“Feel free to ask me anything you want,” the presidential candidate said during a press conference. “I don’t have any SKELETONS IN my CLOSET—I’ve got nothing to hide.”
5. SPIRIT AWAY/ SPIRIT OFF
When you SPIRIT someone or something AWAY or OFF, you remove him/her or it in secret.
As party seekers were welcoming in the New Year, an art thief broke into the Ashmolean Museum in Oxford and SPIRITED AWAY one of Cezanne’s most famous paintings.
An orphaned baby elephant was SPIRITED AWAY in a small airplane moments after poachers had killed its parents.
Bodyguards SPIRITED the troubled rock star OFF through the hotel service entrance before the paparazzi could snap any photos.
6. IN SPIRIT / IN THE SPIRIT
You can use the phrase IN SPIRIT when you are physically unable to be at a particular place for a particular purpose, but your thoughts are with those people who are in attendance.
Jeffery can’t be with us for Thanksgiving dinner today. He had to stay at college and finish an important paper. But he told me to tell you all that he’s with us IN SPIRIT.
Stephanie: It’s a shame you can’t make it to the class reunion, Joan.
Joan: I really wish I could be there, but I just can’t take the time off from work. I’ll be with you IN SPIRIT, though.
On the other hand, if you are IN THE SPIRIT, you are in the mood for something like a celebration or holiday.
To get everyone IN THE SPIRIT for the Homecoming football game, the cheerleaders held a pep rally in the school gymnasium.
It’s only October, but many of the shops on the High Street are already getting IN THE SPIRIT of Christmas.
You might also hear someone say, “THAT’S THE SPIRIT!” This expression is used to tell someone that he/she has the right attitude or sense of responsibility.
Oscar: OK, Mr. Lahr. I’ll join the debate team if you think I would be an asset.
Mr. Lahr: THAT’S THE SPIRIT, Oscar. We can use your knowledge and logical way of thinking.
7. MAKE one’s BLOOD RUN COLD
When something MAKES your BLOOD RUN COLD, it frightens you or fills you with terror.
Late last night, I heard a creaking noise coming from the attic that MADE my BLOOD RUN COLD.
My granddad used to tell us stories about some of the horrible things he witnessed during the war in Vietnam that would MAKE our BLOOD RUN COLD.
8. MAKE one’s BLOOD BOIL
If something MAKES your BLOOD BOIL, on the other hand, it makes you extremely angry.
It MAKES my BLOOD BOIL to think about how those two bullies picked on my little brother at school today. I wish I could give them a taste of their own medicine!
Jason: Calm down, Olivia! Don’t let it bother you so much.
Olivia: It just MAKES my BLOOD BOIL when someone rudely cuts in front of me in line like that.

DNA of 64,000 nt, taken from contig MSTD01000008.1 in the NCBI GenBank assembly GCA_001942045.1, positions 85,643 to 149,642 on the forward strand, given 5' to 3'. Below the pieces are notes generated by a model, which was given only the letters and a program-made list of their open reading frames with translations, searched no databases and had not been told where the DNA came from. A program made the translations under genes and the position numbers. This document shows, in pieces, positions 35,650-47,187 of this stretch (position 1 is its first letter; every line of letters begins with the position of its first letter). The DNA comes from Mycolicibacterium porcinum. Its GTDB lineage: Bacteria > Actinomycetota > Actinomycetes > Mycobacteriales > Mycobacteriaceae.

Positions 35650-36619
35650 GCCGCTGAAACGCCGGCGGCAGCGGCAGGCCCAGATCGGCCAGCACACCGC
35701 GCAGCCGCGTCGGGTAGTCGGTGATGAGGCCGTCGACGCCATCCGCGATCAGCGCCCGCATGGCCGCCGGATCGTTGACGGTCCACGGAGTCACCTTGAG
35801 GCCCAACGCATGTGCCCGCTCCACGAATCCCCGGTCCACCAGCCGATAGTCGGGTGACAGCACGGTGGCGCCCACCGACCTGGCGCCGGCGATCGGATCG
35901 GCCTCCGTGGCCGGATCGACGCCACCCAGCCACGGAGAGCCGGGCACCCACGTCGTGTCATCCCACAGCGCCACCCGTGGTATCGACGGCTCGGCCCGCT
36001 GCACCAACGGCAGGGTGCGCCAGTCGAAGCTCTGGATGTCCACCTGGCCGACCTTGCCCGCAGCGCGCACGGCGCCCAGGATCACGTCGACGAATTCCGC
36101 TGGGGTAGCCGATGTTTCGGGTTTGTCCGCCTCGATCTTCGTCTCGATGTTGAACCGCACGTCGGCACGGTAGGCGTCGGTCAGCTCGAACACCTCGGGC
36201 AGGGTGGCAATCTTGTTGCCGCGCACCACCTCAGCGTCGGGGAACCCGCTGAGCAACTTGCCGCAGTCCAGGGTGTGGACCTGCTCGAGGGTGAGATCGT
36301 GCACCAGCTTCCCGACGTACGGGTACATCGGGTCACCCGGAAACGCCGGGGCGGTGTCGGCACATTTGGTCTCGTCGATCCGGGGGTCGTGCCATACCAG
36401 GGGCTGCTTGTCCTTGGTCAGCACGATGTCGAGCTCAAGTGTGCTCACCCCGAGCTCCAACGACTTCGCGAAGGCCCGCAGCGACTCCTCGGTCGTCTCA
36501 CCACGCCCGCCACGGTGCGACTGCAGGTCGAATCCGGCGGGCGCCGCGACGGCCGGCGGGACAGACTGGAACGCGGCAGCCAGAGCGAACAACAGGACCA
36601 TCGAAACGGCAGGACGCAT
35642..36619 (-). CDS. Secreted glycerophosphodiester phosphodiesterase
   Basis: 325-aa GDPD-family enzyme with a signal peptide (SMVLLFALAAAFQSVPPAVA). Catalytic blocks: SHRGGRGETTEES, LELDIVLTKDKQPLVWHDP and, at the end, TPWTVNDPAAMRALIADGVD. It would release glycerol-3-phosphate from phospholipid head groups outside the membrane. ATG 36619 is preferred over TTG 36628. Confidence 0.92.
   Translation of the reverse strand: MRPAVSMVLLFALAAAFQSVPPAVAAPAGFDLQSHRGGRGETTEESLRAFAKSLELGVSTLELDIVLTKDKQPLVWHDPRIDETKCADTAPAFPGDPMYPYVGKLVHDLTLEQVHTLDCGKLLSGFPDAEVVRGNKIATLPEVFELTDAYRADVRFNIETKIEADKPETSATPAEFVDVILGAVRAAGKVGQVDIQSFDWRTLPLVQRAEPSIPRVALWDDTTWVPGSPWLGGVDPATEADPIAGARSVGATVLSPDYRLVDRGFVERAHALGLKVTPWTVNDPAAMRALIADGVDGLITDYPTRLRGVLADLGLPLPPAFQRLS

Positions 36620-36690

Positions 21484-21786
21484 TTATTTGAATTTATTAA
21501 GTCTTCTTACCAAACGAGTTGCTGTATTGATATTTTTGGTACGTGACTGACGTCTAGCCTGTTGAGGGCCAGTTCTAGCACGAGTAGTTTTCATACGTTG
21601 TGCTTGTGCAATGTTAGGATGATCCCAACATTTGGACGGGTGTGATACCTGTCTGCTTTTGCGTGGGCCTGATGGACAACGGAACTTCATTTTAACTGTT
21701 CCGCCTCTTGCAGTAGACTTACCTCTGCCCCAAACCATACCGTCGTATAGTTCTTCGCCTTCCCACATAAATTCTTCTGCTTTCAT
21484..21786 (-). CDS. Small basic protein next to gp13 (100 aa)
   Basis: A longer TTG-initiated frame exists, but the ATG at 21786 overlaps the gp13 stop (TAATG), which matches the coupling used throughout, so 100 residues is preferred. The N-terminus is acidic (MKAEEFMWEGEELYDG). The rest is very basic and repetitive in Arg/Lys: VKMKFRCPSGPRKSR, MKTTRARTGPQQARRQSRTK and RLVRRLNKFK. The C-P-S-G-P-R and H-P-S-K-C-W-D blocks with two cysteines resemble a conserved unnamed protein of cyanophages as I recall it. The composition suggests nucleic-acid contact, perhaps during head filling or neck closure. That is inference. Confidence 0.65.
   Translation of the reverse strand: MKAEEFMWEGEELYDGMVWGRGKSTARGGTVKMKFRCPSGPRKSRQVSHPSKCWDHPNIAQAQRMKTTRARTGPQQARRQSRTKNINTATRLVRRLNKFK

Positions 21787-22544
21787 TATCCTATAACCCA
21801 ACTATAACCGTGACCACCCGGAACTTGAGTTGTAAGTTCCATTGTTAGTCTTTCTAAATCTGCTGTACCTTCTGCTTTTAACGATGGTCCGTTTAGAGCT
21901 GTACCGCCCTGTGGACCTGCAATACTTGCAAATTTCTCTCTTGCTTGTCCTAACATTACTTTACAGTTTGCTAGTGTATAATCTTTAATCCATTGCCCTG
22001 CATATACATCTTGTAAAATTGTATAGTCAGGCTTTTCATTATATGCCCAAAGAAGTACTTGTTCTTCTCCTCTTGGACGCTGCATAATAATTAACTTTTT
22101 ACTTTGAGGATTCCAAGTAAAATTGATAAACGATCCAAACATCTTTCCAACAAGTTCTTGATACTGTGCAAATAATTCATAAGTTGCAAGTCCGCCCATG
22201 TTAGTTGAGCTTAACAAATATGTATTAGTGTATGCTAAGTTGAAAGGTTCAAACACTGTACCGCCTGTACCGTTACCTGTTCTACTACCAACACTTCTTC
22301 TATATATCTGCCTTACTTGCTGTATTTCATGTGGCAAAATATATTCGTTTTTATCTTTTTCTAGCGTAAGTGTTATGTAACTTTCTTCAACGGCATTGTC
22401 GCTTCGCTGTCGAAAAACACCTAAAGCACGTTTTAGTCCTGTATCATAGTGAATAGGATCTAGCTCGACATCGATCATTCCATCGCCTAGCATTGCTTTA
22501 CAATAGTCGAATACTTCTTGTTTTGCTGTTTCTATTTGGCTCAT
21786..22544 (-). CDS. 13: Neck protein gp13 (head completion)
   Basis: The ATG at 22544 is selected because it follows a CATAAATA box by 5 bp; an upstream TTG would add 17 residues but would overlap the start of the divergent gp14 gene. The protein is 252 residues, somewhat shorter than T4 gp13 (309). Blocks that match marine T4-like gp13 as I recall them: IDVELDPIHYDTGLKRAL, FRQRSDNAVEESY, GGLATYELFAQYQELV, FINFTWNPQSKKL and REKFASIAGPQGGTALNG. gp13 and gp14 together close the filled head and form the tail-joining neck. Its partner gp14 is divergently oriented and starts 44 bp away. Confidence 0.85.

As a true animal lover, nothing MAKES Jenna’s BLOOD BOIL more than seeing people treating their pets cruelly.
9. HOT-BLOODED/ COLD-BLOODED
Someone who is HOT-BLOODED is easily angered or has very strong emotions that make him or her easily excited. Hot-tempered and passionate are the closest equivalents.
They say that people from Sicily are HOT-BLOODED, but my grandmother, who immigrated to America from Palermo, is the gentlest, most even-tempered person you could ever meet.
Even before he was arrested for reckless driving and causing a multi-vehicle pile-up on the freeway, the NFL lineman had a reputation for being a HOT-BLOODED thrill-seeker.
COLD-BLOODED, on the other hand, refers to someone who shows no pity or compassion for other people’s misfortunes. Cruel, pitiless, inhuman, merciless, uncaring, savage, and brutal are some near synonyms.
The police are searching the area for a convicted COLD-BLOODED murderer who escaped from prison late last night.
Crime-fiction novelist James Ellroy’s latest best-seller is about a COLD-BLOODED killer who picks up unsuspecting hitchhikers.
Just so you know, in biology, an animal that is COLD-BLOODED has a body temperature that varies with that of the environment. Reptiles, amphibians, and fish are COLD-BLOODED. WARM-BLOODED animals, on the other hand, are animals that maintain a constant body temperature, often higher than the surrounding environment. Mammals and birds are WARM-BLOODED.
And one more thing: the phrase IN COLD BLOOD is used to describe a murder that is done without any feeling of guilt or remorse.
In his most famous work, Truman Capote fictionalized a real-life incident in which two men broke into a house in the middle of the night and murdered an entire family IN COLD BLOOD.
10. NEW/FRESH BLOOD